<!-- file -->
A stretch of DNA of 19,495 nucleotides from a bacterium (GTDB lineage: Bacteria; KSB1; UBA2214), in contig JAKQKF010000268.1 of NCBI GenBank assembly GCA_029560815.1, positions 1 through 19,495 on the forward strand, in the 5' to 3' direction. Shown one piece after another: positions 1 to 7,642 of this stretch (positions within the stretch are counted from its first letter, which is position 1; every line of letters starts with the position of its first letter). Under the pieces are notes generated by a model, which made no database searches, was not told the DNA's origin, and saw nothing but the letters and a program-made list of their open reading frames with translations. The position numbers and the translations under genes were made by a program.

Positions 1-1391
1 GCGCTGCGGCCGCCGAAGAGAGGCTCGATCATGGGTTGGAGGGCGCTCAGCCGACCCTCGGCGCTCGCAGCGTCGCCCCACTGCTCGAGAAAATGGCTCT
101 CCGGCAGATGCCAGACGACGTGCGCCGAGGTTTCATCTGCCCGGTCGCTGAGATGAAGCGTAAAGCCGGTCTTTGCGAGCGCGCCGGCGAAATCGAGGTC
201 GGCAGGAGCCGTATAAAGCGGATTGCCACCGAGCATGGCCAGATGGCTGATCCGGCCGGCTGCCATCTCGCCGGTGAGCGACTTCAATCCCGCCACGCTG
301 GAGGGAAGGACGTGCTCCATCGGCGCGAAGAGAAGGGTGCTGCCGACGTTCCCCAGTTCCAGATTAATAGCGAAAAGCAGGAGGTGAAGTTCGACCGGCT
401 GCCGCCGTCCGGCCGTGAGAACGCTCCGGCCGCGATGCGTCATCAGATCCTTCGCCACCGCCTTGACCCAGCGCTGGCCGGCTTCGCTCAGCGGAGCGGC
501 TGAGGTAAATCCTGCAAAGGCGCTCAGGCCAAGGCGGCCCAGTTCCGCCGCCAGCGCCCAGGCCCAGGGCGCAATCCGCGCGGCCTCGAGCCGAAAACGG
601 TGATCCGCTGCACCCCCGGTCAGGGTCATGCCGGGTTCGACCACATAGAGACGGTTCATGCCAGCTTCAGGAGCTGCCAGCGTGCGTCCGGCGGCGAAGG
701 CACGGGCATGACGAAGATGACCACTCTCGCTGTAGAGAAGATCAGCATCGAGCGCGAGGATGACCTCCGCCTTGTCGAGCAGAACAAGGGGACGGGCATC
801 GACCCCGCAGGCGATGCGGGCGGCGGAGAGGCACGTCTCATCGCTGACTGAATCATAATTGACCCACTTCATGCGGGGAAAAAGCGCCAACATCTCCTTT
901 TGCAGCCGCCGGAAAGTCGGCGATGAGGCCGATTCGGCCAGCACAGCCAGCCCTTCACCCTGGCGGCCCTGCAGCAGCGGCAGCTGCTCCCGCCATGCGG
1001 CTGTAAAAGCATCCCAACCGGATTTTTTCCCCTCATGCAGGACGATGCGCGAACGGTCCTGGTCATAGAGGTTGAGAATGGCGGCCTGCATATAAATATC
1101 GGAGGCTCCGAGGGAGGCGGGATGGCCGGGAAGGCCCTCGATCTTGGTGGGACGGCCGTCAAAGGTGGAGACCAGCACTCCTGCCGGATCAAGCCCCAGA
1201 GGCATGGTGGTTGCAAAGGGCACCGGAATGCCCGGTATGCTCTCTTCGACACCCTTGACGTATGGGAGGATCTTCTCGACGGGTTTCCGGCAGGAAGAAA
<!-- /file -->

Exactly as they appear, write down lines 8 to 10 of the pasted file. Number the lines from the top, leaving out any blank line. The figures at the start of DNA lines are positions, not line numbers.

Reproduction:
501 TGAGGTAAATCCTGCAAAGGCGCTCAGGCCAAGGCGGCCCAGTTCCGCCGCCAGCGCCCAGGCCCAGGGCGCAATCCGCGCGGCCTCGAGCCGAAAACGG
601 TGATCCGCTGCACCCCCGGTCAGGGTCATGCCGGGTTCGACCACATAGAGACGGTTCATGCCAGCTTCAGGAGCTGCCAGCGTGCGTCCGGCGGCGAAGG
701 CACGGGCATGACGAAGATGACCACTCTCGCTGTAGAGAAGATCAGCATCGAGCGCGAGGATGACCTCCGCCTTGTCGAGCAGAACAAGGGGACGGGCATC